Attending conferences is a vital part of being a scientist. By listening to talks, you find out who the real stars in the field are and get the latest results that you may not have been aware of. By giving talks (and to a lesser extent posters), you show the world who you are, other than yet another name on astro-ph. Finally, after hours you can network with your peers and with potential future job prospects alike.

There are both disciplinary conferences and general conferences. The reasons for attending the two differ. Disciplinary conferences are smaller events but tend to draw most people working in your specialty of choice, so once you're entrenched in a subject it becomes extremely important to attend these to secure your reputation with the people that matter as well as keep up-to-date with all the newest results that might affect your research immediately. In contrast, general conferences are most useful for getting a broader perspective of what's happening outside your sub-field and understanding the broader context of how what you are doing is relevant to astronomy in general, though there are usually discipline-specific tracks there as well. These tend to be very large meetings.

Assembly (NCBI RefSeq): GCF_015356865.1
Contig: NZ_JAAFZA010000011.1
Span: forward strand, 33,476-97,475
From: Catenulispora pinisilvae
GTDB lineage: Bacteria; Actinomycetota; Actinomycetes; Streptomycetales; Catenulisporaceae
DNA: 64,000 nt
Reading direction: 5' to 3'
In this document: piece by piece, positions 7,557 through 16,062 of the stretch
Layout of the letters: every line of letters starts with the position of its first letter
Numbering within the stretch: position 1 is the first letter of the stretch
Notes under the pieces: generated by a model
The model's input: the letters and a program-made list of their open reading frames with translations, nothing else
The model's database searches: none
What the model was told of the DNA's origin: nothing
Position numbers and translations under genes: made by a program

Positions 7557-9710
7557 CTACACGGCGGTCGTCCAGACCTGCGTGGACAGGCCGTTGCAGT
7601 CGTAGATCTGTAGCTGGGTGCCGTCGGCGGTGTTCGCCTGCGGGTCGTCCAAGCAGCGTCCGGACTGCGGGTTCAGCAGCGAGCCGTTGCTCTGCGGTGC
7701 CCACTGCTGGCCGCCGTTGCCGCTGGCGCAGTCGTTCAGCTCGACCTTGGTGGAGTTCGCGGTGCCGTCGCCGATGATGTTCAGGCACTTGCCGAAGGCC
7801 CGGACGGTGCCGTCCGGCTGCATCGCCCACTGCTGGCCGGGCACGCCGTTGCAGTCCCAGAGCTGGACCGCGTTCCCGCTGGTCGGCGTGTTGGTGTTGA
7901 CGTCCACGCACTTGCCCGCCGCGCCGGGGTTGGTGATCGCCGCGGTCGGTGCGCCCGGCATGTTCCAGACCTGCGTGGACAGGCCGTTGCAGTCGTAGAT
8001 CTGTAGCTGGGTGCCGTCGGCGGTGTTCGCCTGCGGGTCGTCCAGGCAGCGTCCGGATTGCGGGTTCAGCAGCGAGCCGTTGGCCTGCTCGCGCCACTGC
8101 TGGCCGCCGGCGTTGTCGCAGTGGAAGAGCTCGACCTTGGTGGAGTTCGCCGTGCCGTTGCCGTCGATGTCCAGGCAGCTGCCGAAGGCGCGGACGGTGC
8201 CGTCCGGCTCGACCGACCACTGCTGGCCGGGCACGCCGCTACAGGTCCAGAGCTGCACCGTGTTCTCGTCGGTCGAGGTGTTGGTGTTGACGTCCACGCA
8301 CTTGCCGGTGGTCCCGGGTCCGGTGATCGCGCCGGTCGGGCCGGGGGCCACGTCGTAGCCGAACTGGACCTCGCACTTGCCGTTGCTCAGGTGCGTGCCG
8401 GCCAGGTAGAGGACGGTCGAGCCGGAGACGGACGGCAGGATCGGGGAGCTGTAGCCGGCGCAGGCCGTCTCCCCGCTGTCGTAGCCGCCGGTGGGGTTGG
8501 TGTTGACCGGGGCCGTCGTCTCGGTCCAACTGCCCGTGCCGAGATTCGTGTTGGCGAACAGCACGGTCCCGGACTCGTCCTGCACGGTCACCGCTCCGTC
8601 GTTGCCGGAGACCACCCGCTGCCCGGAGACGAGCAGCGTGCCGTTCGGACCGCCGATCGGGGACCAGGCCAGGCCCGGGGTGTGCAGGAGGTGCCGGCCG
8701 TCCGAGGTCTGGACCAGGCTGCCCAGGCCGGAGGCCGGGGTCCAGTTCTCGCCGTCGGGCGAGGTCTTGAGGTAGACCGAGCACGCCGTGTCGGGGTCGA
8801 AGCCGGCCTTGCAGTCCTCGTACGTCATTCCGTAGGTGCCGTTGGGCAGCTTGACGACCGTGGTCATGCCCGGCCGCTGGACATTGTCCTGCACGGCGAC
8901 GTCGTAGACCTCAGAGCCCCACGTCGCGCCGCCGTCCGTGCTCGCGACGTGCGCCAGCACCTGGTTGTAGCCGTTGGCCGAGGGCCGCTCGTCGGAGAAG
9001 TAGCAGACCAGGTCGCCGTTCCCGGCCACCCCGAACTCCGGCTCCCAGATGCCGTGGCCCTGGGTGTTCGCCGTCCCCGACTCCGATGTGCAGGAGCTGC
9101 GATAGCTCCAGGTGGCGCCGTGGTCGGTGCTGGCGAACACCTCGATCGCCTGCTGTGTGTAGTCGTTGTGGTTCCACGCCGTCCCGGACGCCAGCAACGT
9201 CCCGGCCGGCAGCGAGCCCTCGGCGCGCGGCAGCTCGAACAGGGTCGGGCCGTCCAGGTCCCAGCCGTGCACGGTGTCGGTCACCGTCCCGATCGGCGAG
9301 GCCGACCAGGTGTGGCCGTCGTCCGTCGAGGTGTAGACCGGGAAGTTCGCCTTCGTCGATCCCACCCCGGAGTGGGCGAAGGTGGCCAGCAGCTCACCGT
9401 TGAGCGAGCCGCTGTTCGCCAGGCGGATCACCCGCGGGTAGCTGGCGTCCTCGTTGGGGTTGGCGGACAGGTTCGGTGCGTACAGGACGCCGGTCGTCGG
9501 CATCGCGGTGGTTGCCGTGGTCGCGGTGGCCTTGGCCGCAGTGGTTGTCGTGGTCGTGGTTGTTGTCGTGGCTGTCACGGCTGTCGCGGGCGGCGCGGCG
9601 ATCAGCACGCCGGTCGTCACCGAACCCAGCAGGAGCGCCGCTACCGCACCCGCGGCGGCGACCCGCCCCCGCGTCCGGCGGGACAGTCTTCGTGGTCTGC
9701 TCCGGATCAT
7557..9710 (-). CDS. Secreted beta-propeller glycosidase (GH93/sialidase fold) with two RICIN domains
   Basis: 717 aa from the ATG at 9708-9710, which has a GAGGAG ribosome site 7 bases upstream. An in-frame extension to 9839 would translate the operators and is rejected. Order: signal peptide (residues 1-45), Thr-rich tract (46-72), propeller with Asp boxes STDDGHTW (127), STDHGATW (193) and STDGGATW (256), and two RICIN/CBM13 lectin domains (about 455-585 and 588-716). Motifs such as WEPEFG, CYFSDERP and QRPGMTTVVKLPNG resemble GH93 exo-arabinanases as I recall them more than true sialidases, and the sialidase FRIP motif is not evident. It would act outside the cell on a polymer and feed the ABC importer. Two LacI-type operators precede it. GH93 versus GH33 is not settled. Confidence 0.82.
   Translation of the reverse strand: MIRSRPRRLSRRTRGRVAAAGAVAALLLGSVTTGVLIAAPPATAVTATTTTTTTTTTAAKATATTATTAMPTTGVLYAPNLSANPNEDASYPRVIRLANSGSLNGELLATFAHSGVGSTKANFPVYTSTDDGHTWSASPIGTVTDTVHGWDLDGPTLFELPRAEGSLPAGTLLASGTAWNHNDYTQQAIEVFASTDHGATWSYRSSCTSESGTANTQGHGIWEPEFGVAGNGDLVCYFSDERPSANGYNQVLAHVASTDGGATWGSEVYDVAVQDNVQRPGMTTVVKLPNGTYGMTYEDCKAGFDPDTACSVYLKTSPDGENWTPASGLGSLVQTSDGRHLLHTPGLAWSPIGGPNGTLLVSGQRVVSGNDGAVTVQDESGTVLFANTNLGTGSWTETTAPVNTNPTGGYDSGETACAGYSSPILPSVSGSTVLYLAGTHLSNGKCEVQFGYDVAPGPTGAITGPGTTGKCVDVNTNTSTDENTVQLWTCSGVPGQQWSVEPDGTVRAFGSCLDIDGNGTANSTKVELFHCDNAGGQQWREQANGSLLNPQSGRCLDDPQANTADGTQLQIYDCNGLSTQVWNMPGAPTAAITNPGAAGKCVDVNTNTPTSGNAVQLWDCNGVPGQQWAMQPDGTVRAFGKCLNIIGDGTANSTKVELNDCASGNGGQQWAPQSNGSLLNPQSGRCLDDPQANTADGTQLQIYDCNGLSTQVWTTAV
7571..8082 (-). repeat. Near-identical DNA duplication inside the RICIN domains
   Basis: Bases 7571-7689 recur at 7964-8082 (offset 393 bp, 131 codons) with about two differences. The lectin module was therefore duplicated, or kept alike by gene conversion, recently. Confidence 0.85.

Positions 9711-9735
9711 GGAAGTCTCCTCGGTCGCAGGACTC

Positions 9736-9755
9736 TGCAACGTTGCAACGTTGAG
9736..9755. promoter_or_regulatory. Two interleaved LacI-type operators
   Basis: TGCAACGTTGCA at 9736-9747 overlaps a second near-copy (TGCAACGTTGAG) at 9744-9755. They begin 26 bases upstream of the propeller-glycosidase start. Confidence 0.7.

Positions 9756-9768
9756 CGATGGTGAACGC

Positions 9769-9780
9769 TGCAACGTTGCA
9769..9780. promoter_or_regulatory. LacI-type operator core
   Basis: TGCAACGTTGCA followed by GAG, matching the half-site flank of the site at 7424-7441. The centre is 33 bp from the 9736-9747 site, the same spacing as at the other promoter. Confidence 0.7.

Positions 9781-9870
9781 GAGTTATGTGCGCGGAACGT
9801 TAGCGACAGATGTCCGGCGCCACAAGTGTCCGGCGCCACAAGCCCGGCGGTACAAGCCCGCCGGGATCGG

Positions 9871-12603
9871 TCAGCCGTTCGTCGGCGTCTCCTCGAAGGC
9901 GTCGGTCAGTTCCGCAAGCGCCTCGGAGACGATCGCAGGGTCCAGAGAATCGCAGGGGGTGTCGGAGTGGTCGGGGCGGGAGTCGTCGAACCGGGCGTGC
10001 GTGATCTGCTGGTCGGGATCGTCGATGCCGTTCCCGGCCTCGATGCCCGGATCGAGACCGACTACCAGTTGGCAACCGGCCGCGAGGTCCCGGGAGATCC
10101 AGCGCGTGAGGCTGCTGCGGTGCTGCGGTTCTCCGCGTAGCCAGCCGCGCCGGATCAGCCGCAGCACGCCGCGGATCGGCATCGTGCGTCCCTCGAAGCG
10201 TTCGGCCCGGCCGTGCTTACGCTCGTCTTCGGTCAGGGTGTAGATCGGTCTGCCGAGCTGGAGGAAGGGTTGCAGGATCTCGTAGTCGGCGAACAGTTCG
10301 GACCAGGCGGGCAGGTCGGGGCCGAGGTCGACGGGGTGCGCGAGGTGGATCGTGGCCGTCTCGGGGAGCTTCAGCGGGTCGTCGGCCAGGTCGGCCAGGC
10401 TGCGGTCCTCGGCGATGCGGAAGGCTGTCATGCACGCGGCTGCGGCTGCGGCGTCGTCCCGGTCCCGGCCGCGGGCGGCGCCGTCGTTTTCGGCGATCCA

Never been to a conference before? Nervous about speaking? Presenting a poster at the American Astronomical Society conference is a great way to share your work in a student-friendly setting! Conferences happen in the winter and summer.

A list of many (all?) astronomy related conferences is maintained at

A list of many (all?) EXOPLANET conferences is here:

The major general conference in the United States is the semi-annual meeting of the American Astronomical Society. The winter meeting tends to be much larger than the summer meeting and is the most useful to attend. For more information, click below.